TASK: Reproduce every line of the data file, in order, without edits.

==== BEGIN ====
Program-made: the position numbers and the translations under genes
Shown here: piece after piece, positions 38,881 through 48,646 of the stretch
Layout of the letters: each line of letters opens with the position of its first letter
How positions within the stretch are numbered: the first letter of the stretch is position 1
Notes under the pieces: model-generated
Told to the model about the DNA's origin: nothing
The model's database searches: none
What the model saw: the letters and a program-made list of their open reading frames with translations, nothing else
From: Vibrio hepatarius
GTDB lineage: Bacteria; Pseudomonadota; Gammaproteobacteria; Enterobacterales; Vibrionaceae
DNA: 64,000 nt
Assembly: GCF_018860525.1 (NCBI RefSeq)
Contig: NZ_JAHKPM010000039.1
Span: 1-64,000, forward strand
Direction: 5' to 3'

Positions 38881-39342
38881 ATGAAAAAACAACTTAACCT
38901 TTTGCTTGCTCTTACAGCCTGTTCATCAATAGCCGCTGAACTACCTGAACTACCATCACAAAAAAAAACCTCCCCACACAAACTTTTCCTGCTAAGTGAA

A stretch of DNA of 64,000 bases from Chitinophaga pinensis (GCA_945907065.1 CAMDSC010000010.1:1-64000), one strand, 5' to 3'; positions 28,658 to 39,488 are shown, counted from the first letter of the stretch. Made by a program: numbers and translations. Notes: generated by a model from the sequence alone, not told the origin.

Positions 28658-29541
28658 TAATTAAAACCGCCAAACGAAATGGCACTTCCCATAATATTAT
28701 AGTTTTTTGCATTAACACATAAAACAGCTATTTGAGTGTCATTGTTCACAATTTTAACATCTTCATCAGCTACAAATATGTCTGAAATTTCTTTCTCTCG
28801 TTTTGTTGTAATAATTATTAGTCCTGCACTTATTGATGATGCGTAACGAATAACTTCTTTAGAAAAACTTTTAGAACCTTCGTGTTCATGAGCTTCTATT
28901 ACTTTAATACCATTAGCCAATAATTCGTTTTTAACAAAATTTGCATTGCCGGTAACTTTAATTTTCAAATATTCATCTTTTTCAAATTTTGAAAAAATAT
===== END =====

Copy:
Program-made: the position numbers and the translations under genes
Shown here: piece after piece, positions 38,881 through 48,646 of the stretch
Layout of the letters: each line of letters opens with the position of its first letter
How positions within the stretch are numbered: the first letter of the stretch is position 1
Notes under the pieces: model-generated
Told to the model about the DNA's origin: nothing
The model's database searches: none
What the model saw: the letters and a program-made list of their open reading frames with translations, nothing else
From: Vibrio hepatarius
GTDB lineage: Bacteria; Pseudomonadota; Gammaproteobacteria; Enterobacterales; Vibrionaceae
DNA: 64,000 nt
Assembly: GCF_018860525.1 (NCBI RefSeq)
Contig: NZ_JAHKPM010000039.1
Span: 1-64,000, forward strand
Direction: 5' to 3'

Positions 38881-39342
38881 ATGAAAAAACAACTTAACCT
38901 TTTGCTTGCTCTTACAGCCTGTTCATCAATAGCCGCTGAACTACCTGAACTACCATCACAAAAAAAAACCTCCCCACACAAACTTTTCCTGCTAAGTGAA

A stretch of DNA of 64,000 bases from Chitinophaga pinensis (GCA_945907065.1 CAMDSC010000010.1:1-64000), one strand, 5' to 3'; positions 28,658 to 39,488 are shown, counted from the first letter of the stretch. Made by a program: numbers and translations. Notes: generated by a model from the sequence alone, not told the origin.

Positions 28658-29541
28658 TAATTAAAACCGCCAAACGAAATGGCACTTCCCATAATATTAT
28701 AGTTTTTTGCATTAACACATAAAACAGCTATTTGAGTGTCATTGTTCACAATTTTAACATCTTCATCAGCTACAAATATGTCTGAAATTTCTTTCTCTCG
28801 TTTTGTTGTAATAATTATTAGTCCTGCACTTATTGATGATGCGTAACGAATAACTTCTTTAGAAAAACTTTTAGAACCTTCGTGTTCATGAGCTTCTATT
28901 ACTTTAATACCATTAGCCAATAATTCGTTTTTAACAAAATTTGCATTGCCGGTAACTTTAATTTTCAAATATTCATCTTTTTCAAATTTTGAAAAAATAT